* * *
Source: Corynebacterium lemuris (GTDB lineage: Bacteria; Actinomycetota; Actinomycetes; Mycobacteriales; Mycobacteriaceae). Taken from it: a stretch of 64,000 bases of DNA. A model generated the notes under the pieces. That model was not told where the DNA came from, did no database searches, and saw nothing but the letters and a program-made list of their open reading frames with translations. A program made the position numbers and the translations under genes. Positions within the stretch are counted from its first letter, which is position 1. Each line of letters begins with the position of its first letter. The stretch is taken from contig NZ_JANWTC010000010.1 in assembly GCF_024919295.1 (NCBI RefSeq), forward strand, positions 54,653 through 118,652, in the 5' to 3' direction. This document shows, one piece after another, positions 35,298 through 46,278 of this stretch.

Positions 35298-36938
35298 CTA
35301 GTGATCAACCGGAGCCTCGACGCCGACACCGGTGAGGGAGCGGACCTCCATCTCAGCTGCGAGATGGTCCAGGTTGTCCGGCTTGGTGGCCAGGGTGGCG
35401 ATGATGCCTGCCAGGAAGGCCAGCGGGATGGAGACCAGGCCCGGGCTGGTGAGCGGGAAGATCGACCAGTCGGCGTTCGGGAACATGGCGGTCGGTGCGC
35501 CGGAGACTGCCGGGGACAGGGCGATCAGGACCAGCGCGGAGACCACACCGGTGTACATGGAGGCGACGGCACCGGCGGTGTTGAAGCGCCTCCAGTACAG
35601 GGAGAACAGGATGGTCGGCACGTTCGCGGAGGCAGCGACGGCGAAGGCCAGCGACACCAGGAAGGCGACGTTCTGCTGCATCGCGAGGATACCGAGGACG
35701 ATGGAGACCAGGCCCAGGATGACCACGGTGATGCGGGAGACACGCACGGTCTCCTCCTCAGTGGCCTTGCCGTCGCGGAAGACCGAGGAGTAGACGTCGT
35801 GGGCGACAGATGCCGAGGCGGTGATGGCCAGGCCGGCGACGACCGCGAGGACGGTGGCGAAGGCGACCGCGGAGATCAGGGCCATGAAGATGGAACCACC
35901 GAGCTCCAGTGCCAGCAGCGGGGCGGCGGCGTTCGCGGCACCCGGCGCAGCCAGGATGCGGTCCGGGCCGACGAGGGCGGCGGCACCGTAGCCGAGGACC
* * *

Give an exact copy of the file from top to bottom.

Source: Corynebacterium lemuris (GTDB lineage: Bacteria; Actinomycetota; Actinomycetes; Mycobacteriales; Mycobacteriaceae). Taken from it: a stretch of 64,000 bases of DNA. A model generated the notes under the pieces. That model was not told where the DNA came from, did no database searches, and saw nothing but the letters and a program-made list of their open reading frames with translations. A program made the position numbers and the translations under genes. Positions within the stretch are counted from its first letter, which is position 1. Each line of letters begins with the position of its first letter. The stretch is taken from contig NZ_JANWTC010000010.1 in assembly GCF_024919295.1 (NCBI RefSeq), forward strand, positions 54,653 through 118,652, in the 5' to 3' direction. This document shows, one piece after another, positions 35,298 through 46,278 of this stretch.

Positions 35298-36938
35298 CTA
35301 GTGATCAACCGGAGCCTCGACGCCGACACCGGTGAGGGAGCGGACCTCCATCTCAGCTGCGAGATGGTCCAGGTTGTCCGGCTTGGTGGCCAGGGTGGCG
35401 ATGATGCCTGCCAGGAAGGCCAGCGGGATGGAGACCAGGCCCGGGCTGGTGAGCGGGAAGATCGACCAGTCGGCGTTCGGGAACATGGCGGTCGGTGCGC
35501 CGGAGACTGCCGGGGACAGGGCGATCAGGACCAGCGCGGAGACCACACCGGTGTACATGGAGGCGACGGCACCGGCGGTGTTGAAGCGCCTCCAGTACAG
35601 GGAGAACAGGATGGTCGGCACGTTCGCGGAGGCAGCGACGGCGAAGGCCAGCGACACCAGGAAGGCGACGTTCTGCTGCATCGCGAGGATACCGAGGACG
35701 ATGGAGACCAGGCCCAGGATGACCACGGTGATGCGGGAGACACGCACGGTCTCCTCCTCAGTGGCCTTGCCGTCGCGGAAGACCGAGGAGTAGACGTCGT
35801 GGGCGACAGATGCCGAGGCGGTGATGGCCAGGCCGGCGACGACCGCGAGGACGGTGGCGAAGGCGACCGCGGAGATCAGGGCCATGAAGATGGAACCACC
35901 GAGCTCCAGTGCCAGCAGCGGGGCGGCGGCGTTCGCGGCACCCGGCGCAGCCAGGATGCGGTCCGGGCCGACGAGGGCGGCGGCACCGTAGCCGAGGACC